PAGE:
• Firstly, personal responsibility is the only solution to both personal and societal issues. Individualism isn’t ideological because it is the only concrete way to fix what ails everyone. You cannot externalize virtue or duty. Either the individual makes his life better, or the world never improves. It is utopian to believe you can make the world sustainable, just, and good by enlarging the state or suppressing an individual’s virtuous ends.
  • Secondly, the alternatives to individualism are equally, if not more, absurd. Is it unrealistic to believe people will choose personal responsibility? It is equally ridiculous to pretend our leaders will act justly or voters will choose virtuous leaders. Everything from individualism to capitalism to limited government has its issues. But take any alternative and see the same problems and more damning concerns. It’s not utopian to choose the better option.

An Example Of How Individualism Is Not Utopian

Here is an example highlighting why individualism, the only real solution to most social and individual problems, is not utopian. Let’s take the example of believing that people will exercise and care for themselves may be utopian.

Fair enough, but the only solution to weight loss that is sustainable and cost-effective is if everyone exercises. All the alternatives will not work:

  • Relying on diet pills for the rest of your life isn’t a sustainable solution.
  • Fat acceptance doesn’t erase the reality of the long-term costs of obesity.
  • Making healthcare free won’t make it cheaper because people will still not address the core issues they have.
  • Removing junk food from shelves or ingredients is a good start, but people are still broken and will fill the void in other ways. Additionally, a government big enough to regulate food in such a way is big enough to meddle in other aspects of life.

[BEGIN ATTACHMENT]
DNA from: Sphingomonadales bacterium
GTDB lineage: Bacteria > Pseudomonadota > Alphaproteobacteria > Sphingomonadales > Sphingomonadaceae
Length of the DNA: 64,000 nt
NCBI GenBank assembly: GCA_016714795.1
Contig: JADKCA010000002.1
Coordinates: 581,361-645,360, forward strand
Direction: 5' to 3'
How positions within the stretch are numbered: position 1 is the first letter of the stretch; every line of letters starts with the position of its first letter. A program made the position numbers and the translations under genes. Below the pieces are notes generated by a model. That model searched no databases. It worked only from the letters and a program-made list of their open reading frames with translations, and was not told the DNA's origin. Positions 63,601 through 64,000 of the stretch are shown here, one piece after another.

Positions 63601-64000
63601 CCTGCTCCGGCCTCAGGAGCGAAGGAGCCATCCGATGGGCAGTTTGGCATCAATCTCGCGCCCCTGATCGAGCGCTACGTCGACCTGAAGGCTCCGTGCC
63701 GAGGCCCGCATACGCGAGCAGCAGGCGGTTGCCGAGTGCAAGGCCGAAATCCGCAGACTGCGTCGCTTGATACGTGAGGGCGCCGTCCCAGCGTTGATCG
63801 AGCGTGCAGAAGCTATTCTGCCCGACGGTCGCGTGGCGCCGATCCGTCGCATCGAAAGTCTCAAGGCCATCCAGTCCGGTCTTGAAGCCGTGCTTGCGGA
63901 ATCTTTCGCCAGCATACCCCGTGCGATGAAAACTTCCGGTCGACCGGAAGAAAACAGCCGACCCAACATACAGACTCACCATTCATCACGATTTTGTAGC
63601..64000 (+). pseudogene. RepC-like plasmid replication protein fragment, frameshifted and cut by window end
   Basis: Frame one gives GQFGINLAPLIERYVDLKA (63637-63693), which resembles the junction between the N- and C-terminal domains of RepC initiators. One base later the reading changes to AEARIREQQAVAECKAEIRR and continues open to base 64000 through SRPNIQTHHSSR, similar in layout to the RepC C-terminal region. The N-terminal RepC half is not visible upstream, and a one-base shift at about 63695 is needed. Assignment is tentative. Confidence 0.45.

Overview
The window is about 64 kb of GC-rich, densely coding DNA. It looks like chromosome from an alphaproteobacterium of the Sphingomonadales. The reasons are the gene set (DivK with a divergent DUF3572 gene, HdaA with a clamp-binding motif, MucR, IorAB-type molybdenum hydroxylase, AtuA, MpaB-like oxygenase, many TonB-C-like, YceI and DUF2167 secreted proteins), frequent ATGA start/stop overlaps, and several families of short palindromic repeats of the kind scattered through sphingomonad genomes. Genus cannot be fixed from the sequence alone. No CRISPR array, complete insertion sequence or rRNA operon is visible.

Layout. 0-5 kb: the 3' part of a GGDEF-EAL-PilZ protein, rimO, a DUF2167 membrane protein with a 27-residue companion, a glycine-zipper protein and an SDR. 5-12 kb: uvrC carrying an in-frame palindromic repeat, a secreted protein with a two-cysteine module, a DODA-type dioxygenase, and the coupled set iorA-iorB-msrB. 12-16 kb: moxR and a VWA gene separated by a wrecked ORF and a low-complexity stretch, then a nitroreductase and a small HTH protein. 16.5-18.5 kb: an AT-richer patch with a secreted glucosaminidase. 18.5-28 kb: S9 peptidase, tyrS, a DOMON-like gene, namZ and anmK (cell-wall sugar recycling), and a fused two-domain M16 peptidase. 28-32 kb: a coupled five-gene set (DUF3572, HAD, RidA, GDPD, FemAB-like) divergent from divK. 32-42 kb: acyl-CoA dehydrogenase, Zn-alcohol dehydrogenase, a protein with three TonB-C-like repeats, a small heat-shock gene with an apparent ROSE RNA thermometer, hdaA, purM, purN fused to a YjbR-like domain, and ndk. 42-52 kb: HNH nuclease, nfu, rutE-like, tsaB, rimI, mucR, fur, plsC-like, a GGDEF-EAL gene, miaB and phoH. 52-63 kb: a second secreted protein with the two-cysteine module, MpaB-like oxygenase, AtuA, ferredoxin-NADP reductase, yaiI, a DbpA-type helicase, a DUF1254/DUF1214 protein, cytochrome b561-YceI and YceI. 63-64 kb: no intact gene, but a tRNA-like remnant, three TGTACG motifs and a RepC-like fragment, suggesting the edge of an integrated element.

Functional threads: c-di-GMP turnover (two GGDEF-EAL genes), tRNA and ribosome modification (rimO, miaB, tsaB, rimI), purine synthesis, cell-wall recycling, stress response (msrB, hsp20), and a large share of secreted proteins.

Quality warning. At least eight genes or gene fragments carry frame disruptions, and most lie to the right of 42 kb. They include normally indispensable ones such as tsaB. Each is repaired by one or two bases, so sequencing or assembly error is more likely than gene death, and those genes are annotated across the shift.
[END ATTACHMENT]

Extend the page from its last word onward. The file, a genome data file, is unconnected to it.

The only sustainable, affordable, and universally applicable solution to obesity lies in individual commitment and determination.

Every solution to a problem, every societal structure proposed, and every ideal is by its very nature utopian because it seeks a better alternative to what we “realistically” have. But we must consider whether an idea is achievable, sustainable, and better than the alternatives.

Individualism is our best choice; thus, I do not consider it unrealistic or utopian in the strictly negative sense.

Regardless, people will attack individualism as unrealistic, then put their utopia forward. So, how do we oppose people’s desires for perfection?

How Do You Oppose Other People’s Desire For Utopia?

“It’s wrong to deprive someone else of a pleasure so that you can enjoy one yourself, but to deprive yourself of a pleasure so that you can add to someone else’s enjoyment is an act of humanity by which you always gain more than you lose.” – Thomas More